It is always good to want to eat healthily. But, it is never good to be obsessed with healthy eating. By knowing the signs of Orthorexia Nervosa, you can prevent this unhealthy addiction and learn to still eat healthy without any negative feelings associated with it.
How Orthorexia Nervosa is Different From Other Eating Disorders
Eating disorders that we know of like anorexia or bulimia is about quantity. Orthorexia Nervosa is about quality. Losing weight is normally not the objective when you develop this particular eating disorder. This is when you have an obsession with eating foods that have the highest “purity” or the most healthy. This eating disorder was made aware when Jordan Younger, a successful blogger, spoke about how her obsession with healthy eating led her to suffer malnutrition. While Orthorexia Nervosa is recognized in the medical community, it still is not associated with the American Psychiatric Association or the DSM-5.
The Causes of Orthorexia
It may have started where you wanted to go on a diet to improve your health, only to let your healthy eating habits grow out of control. Obsessive-compulsive disorders, as well as former or current eating disorders, can be factors for Orthorexia Nervosa. It can also be if you have a tendency towards perfectionism, high anxiety, or a need for control. You may also feel pressure to be healthy for your career where picking the right foods becomes a necessity. It can be jobs like healthcare workers, musicians, ballet dancers, and athletes.
The Two Stages of Orthorexia Nervosa
The first stage of Orthorexia Nervosa is your obsessive thoughts of healthy eating. You feel emotional stress in relation to certain food choices. This can mean having compulsive thoughts on dietary choices that you believe will make you the most healthy. You do not want to break any part of your diet or you may experience anxiety, shame, fear of developing a disease, feeling impure, or how you will perceive your physical health. If you keep up with these dietary restrictions, it can lead to leaving out entire food groups as well as cleanses, fasts, or both.
The second stage of Orthorexia Nervosa is when this eating disorder prevents normal functioning. You could experience malnutrition, severe weight loss, and other complications. You could also have trouble functioning socially where your friends are not fond of your obsessive eating habits or academically where you do not have the energy to do your work. You could also feel like the way you see yourself all depends on how well you do on your diet. For example, eating one piece of candy can already make you feel like you are doing a lousy job at feeling healthy instead of thinking of everything in moderation.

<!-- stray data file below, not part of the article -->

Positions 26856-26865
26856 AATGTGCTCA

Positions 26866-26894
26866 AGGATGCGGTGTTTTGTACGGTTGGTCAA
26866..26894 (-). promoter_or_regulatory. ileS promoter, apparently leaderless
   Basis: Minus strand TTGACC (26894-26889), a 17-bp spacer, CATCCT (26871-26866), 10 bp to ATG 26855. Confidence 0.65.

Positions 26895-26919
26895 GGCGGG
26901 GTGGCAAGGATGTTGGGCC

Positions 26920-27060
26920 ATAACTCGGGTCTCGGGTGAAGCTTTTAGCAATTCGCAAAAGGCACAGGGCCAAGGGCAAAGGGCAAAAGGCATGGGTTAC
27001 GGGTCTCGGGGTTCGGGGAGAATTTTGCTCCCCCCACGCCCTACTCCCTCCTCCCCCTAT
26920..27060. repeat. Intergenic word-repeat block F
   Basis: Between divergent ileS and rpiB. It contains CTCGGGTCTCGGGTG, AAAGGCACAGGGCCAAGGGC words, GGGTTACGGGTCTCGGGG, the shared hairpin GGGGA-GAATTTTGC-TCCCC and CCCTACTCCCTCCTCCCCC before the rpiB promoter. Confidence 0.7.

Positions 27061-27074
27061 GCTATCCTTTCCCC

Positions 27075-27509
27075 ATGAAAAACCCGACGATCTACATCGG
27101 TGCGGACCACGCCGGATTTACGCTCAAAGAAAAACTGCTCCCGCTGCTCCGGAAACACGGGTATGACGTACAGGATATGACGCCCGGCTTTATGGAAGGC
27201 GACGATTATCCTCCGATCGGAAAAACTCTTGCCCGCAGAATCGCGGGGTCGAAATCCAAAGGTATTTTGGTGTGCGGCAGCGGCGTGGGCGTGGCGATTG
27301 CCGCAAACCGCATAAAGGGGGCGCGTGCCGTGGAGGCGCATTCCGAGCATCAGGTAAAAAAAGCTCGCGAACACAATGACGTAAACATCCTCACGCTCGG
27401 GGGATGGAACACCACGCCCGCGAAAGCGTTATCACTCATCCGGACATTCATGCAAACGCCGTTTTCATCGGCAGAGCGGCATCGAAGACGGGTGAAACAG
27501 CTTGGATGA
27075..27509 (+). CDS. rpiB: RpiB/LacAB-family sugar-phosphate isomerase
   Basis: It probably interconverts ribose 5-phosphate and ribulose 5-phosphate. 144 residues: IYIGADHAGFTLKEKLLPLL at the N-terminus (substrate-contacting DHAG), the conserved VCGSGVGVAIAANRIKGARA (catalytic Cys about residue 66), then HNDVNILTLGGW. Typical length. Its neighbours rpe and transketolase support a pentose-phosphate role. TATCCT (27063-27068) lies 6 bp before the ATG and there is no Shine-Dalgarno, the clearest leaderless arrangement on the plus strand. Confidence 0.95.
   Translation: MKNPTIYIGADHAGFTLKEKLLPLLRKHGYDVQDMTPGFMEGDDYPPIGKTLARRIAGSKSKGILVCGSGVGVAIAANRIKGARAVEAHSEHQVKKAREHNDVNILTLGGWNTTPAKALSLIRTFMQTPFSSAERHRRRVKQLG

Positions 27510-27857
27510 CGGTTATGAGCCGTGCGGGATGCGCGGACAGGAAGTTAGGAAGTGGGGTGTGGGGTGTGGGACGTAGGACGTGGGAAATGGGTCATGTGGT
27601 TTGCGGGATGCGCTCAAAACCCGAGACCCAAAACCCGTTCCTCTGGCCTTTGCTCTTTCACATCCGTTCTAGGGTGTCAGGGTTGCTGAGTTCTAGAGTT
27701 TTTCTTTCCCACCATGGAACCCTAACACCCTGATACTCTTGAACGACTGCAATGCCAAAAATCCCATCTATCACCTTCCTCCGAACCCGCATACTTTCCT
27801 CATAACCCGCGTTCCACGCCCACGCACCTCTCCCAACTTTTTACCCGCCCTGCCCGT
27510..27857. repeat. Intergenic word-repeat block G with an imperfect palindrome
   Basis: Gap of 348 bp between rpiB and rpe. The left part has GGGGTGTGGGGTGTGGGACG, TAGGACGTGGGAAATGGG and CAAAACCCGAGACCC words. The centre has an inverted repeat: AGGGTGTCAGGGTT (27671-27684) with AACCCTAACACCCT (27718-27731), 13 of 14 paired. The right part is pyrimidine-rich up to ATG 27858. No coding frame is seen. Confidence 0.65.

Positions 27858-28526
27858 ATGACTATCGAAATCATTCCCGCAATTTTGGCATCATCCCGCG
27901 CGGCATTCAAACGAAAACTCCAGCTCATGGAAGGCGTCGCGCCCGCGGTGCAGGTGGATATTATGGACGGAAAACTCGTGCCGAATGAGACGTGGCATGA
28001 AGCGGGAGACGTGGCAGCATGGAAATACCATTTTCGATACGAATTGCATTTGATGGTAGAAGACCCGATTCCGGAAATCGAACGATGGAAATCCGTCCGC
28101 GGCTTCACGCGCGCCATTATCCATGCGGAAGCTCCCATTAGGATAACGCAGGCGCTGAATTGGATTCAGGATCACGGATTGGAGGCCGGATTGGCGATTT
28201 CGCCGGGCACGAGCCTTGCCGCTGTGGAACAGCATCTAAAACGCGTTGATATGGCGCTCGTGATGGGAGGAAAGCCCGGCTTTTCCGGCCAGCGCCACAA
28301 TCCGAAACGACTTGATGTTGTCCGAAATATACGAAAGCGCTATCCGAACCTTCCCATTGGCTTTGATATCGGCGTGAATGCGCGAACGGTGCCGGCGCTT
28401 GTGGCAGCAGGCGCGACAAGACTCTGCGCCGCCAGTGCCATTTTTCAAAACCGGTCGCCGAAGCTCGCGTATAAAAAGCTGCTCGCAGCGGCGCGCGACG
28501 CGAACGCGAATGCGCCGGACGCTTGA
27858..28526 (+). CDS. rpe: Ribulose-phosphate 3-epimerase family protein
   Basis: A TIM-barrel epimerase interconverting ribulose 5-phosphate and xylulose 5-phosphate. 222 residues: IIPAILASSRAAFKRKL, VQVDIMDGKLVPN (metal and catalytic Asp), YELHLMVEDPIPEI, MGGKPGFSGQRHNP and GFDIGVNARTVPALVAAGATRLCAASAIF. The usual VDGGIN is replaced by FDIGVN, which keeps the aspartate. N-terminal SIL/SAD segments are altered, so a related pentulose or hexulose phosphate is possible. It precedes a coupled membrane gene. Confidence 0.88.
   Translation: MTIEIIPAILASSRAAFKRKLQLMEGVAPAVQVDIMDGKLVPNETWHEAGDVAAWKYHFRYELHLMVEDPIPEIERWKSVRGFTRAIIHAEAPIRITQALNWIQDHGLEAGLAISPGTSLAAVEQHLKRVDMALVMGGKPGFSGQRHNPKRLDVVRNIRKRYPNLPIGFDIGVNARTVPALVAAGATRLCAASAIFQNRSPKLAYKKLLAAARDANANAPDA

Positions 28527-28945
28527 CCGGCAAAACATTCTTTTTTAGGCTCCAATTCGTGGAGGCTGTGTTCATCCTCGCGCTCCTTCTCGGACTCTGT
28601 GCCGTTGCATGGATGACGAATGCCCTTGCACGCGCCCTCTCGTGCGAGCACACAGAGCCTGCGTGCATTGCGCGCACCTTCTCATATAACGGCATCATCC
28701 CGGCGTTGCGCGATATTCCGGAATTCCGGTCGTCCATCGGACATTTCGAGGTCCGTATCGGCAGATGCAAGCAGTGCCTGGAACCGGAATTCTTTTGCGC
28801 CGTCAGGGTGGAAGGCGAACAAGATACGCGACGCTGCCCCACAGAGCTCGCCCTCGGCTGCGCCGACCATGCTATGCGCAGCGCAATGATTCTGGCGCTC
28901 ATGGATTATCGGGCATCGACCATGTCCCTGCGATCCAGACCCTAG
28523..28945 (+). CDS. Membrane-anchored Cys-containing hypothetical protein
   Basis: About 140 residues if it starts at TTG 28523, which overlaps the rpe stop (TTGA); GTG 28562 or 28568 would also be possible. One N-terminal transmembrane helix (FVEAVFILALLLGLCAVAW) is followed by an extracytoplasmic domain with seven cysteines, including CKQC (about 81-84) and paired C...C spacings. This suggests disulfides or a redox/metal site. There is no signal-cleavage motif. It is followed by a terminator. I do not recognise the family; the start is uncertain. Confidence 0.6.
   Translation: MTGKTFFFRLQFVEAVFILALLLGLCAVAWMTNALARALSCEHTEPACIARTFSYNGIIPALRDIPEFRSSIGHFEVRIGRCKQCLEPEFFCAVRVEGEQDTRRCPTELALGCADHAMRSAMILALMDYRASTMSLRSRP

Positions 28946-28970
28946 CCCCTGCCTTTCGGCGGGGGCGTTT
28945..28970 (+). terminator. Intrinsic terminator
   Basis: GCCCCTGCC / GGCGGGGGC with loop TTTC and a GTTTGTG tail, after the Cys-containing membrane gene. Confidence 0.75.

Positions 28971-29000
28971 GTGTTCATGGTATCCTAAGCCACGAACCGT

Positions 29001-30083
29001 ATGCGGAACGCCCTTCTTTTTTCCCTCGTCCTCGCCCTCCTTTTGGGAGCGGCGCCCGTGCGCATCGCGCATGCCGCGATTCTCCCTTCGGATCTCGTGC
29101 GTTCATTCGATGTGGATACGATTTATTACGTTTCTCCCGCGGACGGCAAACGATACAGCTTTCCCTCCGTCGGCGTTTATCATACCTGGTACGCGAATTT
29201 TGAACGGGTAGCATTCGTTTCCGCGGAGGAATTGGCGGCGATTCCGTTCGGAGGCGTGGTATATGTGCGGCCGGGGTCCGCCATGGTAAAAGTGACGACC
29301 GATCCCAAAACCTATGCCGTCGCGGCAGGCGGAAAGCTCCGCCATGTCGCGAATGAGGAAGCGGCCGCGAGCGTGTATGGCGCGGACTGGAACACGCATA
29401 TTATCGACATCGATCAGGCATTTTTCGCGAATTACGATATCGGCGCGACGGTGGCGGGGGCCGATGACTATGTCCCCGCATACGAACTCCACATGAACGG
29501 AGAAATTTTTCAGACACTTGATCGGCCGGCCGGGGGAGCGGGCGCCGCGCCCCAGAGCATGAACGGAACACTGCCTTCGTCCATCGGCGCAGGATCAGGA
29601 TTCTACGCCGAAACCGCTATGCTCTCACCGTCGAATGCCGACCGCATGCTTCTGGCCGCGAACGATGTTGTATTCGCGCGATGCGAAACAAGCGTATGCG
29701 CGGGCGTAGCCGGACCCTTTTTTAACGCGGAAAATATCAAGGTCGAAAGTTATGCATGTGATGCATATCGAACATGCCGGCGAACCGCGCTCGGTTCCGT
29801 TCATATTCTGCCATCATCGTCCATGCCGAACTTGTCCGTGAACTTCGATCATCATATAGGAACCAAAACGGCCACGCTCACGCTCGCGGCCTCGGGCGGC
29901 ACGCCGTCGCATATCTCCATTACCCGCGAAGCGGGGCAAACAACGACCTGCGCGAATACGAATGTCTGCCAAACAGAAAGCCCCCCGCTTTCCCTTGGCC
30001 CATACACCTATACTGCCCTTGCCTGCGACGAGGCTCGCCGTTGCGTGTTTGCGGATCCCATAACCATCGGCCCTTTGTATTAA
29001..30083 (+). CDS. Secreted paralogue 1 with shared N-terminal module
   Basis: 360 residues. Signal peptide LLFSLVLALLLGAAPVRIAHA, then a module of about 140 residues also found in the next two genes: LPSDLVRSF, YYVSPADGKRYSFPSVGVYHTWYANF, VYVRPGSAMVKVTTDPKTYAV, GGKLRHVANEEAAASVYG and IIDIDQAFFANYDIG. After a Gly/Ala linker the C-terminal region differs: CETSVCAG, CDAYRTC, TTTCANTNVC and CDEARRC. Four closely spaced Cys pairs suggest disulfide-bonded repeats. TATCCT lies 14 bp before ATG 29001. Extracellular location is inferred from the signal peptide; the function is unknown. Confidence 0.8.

It is important to realize that true health is eating all of the essential food groups. A shortage of essential nutrients can lead to malnutrition, anemia, or a slow heart rate. You could also experience electrolyte and hormonal imbalances, metabolic acidosis, and bad bone health. Do not underestimate any of these health problems and see a doctor for them before your life is threatened by this eating disorder.
If a person with Orthorexia Nervosa has their eating habits disrupted, it can lead them to extreme frustration. You could end up feeling guilty and hating yourself if you deviate from the diet. One deviation can lead you to say to yourself you will not eat anything the next day or go on a cleansing. A large amount of your time is spent deciding on which foods are “pure” enough for you. You could be concerned about pesticides in vegetables, dairy with hormones, artificial flavors, or preservatives. Besides eating, you could also be spending your time researching, weighing, or measuring food or planning future meals.
Orthorexia Nervosa can cause your friends to withdraw from you if you are spending all of your time talking about what foods you plan on eating, searching for the calories and ingredients more than eating, or are thinking out what to put in their food diary. Your friends will feel like you are not focusing on them. You may also feel like you can only eat at certain times and cannot take part in activities that involve food like going out to eat or dinner parties. You will feel like the food there does not fit into your dietary restrictions and choose to miss out on it completely. You could also be isolating yourself from people because you know that what you are doing is not safe and you do not want the judgment.
Treatment For Orthorexia Nervosa
If you do not treat Orthorexia Nervosa soon, you could be suffering from irreversible damage to your body. You first need to identify that you have it. This is the hardest part because people with any eating disorder fail to recognize it under something bad happens to them. Once you realize that you fit into the symptoms of this eating disorder, you should seek help from a doctor, nutritionist, and psychologist. There is also exposure therapy, behavior modification therapy, cognitive behavioral therapy, and relaxation techniques. Lastly, it is important to do your own research about necessary food habits everyone should have to be healthy to avoid any false beliefs. Being in control of Orthorexia Nervosa can allow you to enjoy food again as well as your life.
Located on the shore of Southern New Jersey, Enlightened Solutions is a recovery center that uses evidence-based therapies and holistic healing to treat addiction and mental illness. With the opportunity to learn about therapies that are keyed in to healing the human spirit and learning about new stress-reducing techniques centered around a 12 step network, you will ensure a lasting recovery. For more information, please call us at 833-801-LIVE as we are open 24 hours a day, 7 days a week.